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Updated: December 26th, 2011 9:02pm
'Don't call it a crisis,' says Mike Yeo as Wild lose seventh in a row

'Don't call it a crisis,' says Mike Yeo as Wild lose seventh in a row

by Jess Myers
1500ESPN.com
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ST. PAUL, Minn. - Good things, and bad things, are coming in sets of seven for the Minnesota Wild. On Dec. 10 outside Phoenix, they won their seventh game in a row. On Monday night at the Xcel Energy Center, they lost their seventh game in a row.

Jan Hejda scored a goal and assisted on another in the third period as the Colorado Avalanche twice rallied for a 4-2 win over the Wild before the largest home crowd of the season.

The game featured one optimistic return, as captain Mikko Koivu played an impact role after missing the previous four games with a leg injury. It also featured a scary departure, as defenseman Jared Spurgeon had to be helped from the after he was hit hard from behind and into the boards by Colorado's Cody McLeod in the first period.

McLeod was ejected from the game for the hit.

The skinny

Wild coach Mike Yeo says he team already passed one test earlier in the season, learning how to deal with success when, two weeks ago, they were the hottest team in hockey. Another test is upon them now, with the injuries and the losses piling up.

"We've lost seven in a row. That's fine," Yeo said. "It stinks, but let's go. Let's draw a line in the sand, let's get right back on the horse, let's get to the next one. We can't feel sorry for ourselves, we can't make excuses."

The most recent loss came on a night when it seemed, at least initially, like the stars were perfectly aligned for the Wild to get a much-needed win. The Avalanche had won four in a row, all at home, but they were a mess on the road, having gone 0-8-1 in their last nine games played at non-mile-high altitudes. Add to that the NHL's ban on practice or travel for the 48 hours of Christmas Eve and Christmas Day, and the Avs had flown to Minnesota early on Monday, and had skipped their pregame skate.

The Wild dominated for a while, taking 1-0 and 2-1 leads on nifty plays. But in the end, giving the visitors seven power plays, and a third period deflation, was too much to overcome.

"I don't even call it a crisis," Yeo said. "Luckily we're in a good spot right now, and we need this. We need it. Clearly we need it, because if it happened later in the year, we would be in deep trouble. We need to learn how to get through this...and when we do that we'll be better for it."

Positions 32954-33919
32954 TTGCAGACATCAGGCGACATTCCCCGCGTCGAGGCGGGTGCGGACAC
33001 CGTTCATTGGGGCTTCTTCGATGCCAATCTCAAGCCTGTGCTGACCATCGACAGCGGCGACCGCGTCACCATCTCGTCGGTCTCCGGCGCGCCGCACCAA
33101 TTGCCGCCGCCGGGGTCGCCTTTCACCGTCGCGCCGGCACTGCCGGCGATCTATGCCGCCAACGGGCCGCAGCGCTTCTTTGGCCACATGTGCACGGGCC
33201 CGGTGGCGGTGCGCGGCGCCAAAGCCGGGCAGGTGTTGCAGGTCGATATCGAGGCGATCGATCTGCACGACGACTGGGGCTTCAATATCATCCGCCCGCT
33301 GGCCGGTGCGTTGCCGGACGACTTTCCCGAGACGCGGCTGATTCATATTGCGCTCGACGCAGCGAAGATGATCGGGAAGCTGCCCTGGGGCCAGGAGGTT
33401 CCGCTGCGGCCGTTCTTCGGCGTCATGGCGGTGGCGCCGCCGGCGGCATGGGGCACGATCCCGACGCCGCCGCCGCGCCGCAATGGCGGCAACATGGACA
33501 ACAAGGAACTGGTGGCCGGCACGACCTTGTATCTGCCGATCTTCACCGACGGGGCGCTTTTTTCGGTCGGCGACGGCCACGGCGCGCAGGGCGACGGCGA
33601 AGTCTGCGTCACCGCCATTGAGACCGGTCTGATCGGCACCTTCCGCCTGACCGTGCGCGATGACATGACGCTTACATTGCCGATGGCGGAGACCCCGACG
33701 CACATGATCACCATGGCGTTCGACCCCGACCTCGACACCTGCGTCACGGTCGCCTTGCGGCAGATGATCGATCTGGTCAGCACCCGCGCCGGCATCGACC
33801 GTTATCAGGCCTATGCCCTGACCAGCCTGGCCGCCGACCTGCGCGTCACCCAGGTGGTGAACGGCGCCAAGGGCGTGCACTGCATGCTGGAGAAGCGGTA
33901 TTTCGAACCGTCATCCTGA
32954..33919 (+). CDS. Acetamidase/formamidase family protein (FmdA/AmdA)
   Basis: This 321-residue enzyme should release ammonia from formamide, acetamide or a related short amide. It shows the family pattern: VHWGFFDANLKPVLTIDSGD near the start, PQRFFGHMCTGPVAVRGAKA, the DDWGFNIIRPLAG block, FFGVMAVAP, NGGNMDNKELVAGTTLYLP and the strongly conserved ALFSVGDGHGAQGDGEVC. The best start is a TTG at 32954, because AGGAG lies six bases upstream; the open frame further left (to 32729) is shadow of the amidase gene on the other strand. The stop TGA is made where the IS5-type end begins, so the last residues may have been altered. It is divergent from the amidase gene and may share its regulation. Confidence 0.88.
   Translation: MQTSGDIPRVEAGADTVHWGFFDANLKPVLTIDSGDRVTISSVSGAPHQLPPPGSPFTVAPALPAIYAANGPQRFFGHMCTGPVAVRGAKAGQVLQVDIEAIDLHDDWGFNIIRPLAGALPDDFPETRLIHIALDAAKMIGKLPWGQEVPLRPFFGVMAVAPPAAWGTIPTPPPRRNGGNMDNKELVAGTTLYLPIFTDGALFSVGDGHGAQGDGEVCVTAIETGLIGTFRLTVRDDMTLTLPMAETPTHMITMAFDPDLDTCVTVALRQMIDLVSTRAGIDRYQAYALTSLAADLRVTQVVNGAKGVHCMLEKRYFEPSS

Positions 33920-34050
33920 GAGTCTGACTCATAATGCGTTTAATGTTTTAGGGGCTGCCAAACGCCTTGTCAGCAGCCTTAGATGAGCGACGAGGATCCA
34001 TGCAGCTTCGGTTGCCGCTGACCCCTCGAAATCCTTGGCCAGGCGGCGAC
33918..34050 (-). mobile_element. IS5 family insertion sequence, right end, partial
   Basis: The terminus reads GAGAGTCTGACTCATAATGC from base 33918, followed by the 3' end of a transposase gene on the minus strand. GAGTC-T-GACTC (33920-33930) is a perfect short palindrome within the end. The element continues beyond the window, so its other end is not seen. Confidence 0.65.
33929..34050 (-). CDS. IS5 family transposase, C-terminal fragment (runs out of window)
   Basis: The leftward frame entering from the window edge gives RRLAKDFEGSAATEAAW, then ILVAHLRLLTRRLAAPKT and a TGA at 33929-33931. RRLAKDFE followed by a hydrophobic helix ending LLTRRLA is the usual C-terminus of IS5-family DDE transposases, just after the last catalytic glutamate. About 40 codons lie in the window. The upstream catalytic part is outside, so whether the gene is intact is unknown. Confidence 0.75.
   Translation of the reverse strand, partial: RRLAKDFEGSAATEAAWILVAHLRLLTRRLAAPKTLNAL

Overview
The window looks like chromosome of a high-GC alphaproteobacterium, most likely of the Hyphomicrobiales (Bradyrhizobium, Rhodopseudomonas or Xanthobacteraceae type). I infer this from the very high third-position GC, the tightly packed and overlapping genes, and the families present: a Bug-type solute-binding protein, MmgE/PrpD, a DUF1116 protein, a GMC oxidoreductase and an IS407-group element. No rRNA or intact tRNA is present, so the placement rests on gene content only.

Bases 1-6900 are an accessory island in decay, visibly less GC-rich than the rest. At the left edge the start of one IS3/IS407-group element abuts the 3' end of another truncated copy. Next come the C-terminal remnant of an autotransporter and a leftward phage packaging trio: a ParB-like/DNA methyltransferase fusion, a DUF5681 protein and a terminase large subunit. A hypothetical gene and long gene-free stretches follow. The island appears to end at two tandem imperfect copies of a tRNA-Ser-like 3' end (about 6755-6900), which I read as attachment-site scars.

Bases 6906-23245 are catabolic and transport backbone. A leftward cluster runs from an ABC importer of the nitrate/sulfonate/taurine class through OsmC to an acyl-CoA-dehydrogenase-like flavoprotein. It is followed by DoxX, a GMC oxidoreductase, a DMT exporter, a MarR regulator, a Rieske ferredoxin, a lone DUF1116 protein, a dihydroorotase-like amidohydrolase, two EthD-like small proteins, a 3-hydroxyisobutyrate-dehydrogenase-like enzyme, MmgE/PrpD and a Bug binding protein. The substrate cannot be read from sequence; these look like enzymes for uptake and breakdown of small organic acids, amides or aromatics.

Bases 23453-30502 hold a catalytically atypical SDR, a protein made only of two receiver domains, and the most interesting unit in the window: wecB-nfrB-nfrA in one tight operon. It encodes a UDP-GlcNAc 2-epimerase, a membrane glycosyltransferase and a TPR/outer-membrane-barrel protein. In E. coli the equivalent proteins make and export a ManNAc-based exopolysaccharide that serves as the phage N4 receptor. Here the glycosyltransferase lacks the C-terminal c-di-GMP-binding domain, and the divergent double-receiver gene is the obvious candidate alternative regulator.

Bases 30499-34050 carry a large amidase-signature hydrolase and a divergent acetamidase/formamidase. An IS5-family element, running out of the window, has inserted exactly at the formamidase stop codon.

Koivu played 23 minutes and assisted on Clutterbuck's goal that gave the Wild a 2-1 lead in the second.

Turning point

The hockey experts will tell you how devastating it can be to allow a goal in the final minute or so of a period, as players will spend the next 15 minutes fixated on the errors that led to the other team scoring. So when Colorado's Gabriel Landeskog slipped a backhander past Backstrom with 1:02 on the clock in the second period, we perhaps should have known there was trouble brewing. Landeskog's goal tied the game at 2-2, and from there on out it was all Avalanche.

"Before intermission like that was big and it gave us a chance to win in the third," said Landeskog. "Two-two on the road in the third is a pretty good spot to be in."

Numbers game

• 7: Times the Wild were shorthanded on Monday, tying a season-high.
• 19,290: Announced attendance on Monday, the largest crowd of the season.
• 4: Goals in the last five home games by Clutterbuck, who scored his 10th of the season.
• 9: Road games without a win by the Avalanche prior to Monday night.

Health watch

Having already lost a whopping 136 man-games to injury, the Wild suffered another potential loss early on Monday, when Spurgeon went down. Avalanche coach Joe Sacco said he didn't see the hit, but said that McLeod always backchecks hard. Yeo, not surprisingly, had a different take on the play, claiming that the Avalanche were targeting Spurgeon.

"I didn't like the hit one bit," Yeo said. "On top of that, to me I felt like...it was something that looked like they were targeting him. They hit him from behind two shifts before that. That one could've been called too. That one was dangerous...That one was ugly."

If Spurgeon is out, look for the Wild to insert Clayton Stoner or Greg Zanon, both of whom were scratched on Monday. Or they could potentially call up Nate Prosser from Houston to fill the gap.

Summary

First period
Wild - Pierre-Marc Bouchard 7 (Heatley, Brodziak), 9:31, PPG

Second period
Avalanche - Ryan O'Reilly 9 (Duchene), 10:34, PPG
Wild - Cal Clutterbuck 10 (Koivu, Heatley), 12:00
Avalanche - Gabriel Landeskog 7 (Van Der Gulik, Galiardi), 18:58

Third period
Avalanche - Jan Hejda 4 (O'Reilly, Van Der Gulik), 10:20
Avalanche - TJ Galiardi 6 (Hejda), 13:06

Shots: Wild 8-5-9-22; Avalanche 7-12-13-32. Saves: Wild, Niklas Backstrom (28-32); Avalanche, Seymon Varlamov (20-22). Power plays: Wild 1-for-6, Avalanche 1-7.

Three stars
1. Gabriel Landeskog
2. Cal Clutterbuck
3. Ryan O'Reilly

Coming up

The last Wild win was in Phoenix, so maybe a return to warmer climates will do them some good. Minnesota plays the first of back-to-back games on Wednesday, in Nashville before returning home to face the Oilers the next night.

Jess Myers covers the Wild and college hockey for 1500ESPN.com. He is a member of the editorial advisory board for USA Hockey Magazine.
Email Jess | @JessRMyers
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